Living On Nothing But Honey And Smoke

for Albert Ayler (1936-70) & Cleveland

Evergreen leather winterwear and a honky-tonk, but salty glissando,
a man revealing his baby-life in the dark, when the dark was a scattered ambrosia,
but opening plaints with dynamite, and a grill and a tremolo and hard plastic reed.
What is self-evident, he said, was a colored disk, a sword, the cup of indignation.
I have seen the bright wall of the universe, magnified ten times, and eat only green
things. But when President Johnson was a spooky longhorn, the Pope got the message,
a clicking sound with his tongue, the spirit’s balafon hymnic, the freak bearing.
As the saxophone wends and balloons, so the vision. It wasn’t funny anymore.
Flowering in the very field, his legit sneers, he has sucked the air out of the room,
mesmerized hyena, and brought us back on a kind of ship, afloat & afflatus driftwood…
and the East River took us to the foot of Congress Street Pier where our lungs had dried.
Become Ashtabula, taxonomic, a burned running, a fur peeling, a pure feeling, an orange.
Become an admirer.
Become Olmstead, Parma, and Ashtabula, where translucent quays burn with fox-oil,
overweight drivers, gray mosquitoes, a wood flushed with the lashing waves of pine.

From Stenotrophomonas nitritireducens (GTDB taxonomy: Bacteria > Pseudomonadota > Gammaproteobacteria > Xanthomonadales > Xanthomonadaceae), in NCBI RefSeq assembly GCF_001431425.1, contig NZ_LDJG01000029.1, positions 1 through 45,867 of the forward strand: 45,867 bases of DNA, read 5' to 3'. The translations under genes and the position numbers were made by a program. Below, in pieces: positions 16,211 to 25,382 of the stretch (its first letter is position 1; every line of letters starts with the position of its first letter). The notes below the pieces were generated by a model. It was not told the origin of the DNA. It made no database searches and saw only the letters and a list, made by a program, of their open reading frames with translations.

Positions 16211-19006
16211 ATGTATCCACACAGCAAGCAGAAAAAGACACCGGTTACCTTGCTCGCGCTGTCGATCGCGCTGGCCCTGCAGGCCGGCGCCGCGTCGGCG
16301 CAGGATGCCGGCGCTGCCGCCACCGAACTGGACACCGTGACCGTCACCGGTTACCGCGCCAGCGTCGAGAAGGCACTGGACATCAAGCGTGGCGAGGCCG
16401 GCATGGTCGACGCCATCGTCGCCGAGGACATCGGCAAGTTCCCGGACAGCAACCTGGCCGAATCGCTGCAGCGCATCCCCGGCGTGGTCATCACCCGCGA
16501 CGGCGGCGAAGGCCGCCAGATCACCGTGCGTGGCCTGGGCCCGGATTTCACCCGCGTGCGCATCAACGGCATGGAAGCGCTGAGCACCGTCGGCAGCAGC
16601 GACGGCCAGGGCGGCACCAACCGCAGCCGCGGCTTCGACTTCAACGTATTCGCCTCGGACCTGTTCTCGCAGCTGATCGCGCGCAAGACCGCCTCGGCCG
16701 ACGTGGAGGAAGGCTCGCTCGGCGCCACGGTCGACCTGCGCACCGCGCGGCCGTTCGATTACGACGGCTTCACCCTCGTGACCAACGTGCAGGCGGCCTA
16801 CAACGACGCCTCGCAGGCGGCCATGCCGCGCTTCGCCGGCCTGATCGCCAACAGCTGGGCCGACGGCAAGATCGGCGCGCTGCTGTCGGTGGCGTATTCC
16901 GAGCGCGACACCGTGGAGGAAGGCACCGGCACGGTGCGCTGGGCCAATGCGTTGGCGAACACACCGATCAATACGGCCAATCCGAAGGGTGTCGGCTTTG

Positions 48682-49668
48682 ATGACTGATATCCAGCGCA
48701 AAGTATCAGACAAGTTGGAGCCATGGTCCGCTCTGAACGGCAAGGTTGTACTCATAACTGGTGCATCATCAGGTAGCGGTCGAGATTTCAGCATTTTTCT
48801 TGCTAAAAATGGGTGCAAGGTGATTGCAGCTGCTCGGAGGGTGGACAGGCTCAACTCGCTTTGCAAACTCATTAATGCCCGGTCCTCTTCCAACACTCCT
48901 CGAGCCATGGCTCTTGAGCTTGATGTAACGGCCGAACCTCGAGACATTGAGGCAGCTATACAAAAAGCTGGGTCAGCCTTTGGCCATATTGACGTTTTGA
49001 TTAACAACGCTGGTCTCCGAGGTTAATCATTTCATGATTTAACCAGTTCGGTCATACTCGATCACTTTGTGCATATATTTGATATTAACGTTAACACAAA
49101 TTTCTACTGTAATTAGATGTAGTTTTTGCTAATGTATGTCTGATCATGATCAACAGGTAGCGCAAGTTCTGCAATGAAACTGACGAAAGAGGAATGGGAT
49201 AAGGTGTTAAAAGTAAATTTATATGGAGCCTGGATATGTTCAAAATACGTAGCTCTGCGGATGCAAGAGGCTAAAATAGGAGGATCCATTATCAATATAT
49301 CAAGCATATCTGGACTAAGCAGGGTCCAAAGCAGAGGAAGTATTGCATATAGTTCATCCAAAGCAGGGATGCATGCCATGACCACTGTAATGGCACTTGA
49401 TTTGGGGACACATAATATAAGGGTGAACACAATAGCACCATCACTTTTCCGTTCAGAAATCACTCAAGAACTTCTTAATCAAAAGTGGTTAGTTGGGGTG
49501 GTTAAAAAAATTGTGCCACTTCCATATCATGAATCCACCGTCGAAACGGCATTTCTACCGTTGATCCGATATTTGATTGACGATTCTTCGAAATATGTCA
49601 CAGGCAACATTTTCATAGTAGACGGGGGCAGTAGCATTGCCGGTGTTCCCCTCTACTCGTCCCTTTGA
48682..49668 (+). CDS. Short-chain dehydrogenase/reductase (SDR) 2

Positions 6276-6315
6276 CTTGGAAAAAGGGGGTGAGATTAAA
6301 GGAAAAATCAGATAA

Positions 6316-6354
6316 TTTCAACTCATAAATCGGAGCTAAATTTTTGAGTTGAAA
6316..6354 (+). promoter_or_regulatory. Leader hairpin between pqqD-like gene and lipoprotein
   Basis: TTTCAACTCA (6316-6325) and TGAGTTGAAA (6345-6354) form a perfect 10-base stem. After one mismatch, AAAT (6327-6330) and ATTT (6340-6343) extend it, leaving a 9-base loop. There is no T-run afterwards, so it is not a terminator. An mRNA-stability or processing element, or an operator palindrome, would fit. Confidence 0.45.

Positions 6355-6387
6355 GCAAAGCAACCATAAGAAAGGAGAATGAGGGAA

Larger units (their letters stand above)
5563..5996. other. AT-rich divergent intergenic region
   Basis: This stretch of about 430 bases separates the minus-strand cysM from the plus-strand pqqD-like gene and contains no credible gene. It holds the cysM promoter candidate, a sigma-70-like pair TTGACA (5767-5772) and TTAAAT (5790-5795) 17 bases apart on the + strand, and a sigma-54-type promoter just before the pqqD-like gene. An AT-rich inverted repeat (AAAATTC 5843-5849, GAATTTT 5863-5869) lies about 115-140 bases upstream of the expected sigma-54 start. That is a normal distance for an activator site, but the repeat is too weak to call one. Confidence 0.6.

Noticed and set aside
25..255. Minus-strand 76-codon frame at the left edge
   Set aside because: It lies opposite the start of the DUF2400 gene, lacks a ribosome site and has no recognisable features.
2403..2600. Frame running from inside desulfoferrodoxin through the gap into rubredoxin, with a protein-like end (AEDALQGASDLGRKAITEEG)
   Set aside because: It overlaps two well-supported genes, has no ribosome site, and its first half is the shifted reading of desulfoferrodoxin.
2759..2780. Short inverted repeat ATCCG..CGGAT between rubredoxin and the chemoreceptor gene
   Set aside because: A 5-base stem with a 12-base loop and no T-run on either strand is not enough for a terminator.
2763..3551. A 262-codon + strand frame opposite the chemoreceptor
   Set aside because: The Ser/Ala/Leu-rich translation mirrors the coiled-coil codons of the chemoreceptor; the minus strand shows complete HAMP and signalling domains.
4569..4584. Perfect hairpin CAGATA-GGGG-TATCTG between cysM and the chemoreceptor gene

Her brunette radar zoned me, gathering buckeye, rucksack, and eyeglass cloth
we became river: Ashtabula was the orange wreck of bricks, boards, a nurse.
The mud slung me, part of the forest, to a new river. This isn’t tenderness, you know:—
it’s worn. The river, Little Cricket Neck, was burning mineral, iron filing, flies, and tires.
A marvel how rectangular fires make unearned past efforts, so we blazed, filthy nuggets,
to the utter gully, wherewith sky like Gethsemane, we sneaked into the guestroom, all cushiony.
At any rate, we were pierced. The clumps of soot hit the windows, all black now, & I exhaled.
Become a wizard, a ghost, a spirit, a saint, a bell, a Cleveland, the final cadence, two octaves up.
Become an admirer.
Become Ashtabula or become assiento, the darkness of river, aspergillic breaking into ashunch.
Become, yes, admirer.

Francine Witte   Not All Fires Burn the Same. Slipstream Press Chapbook Winner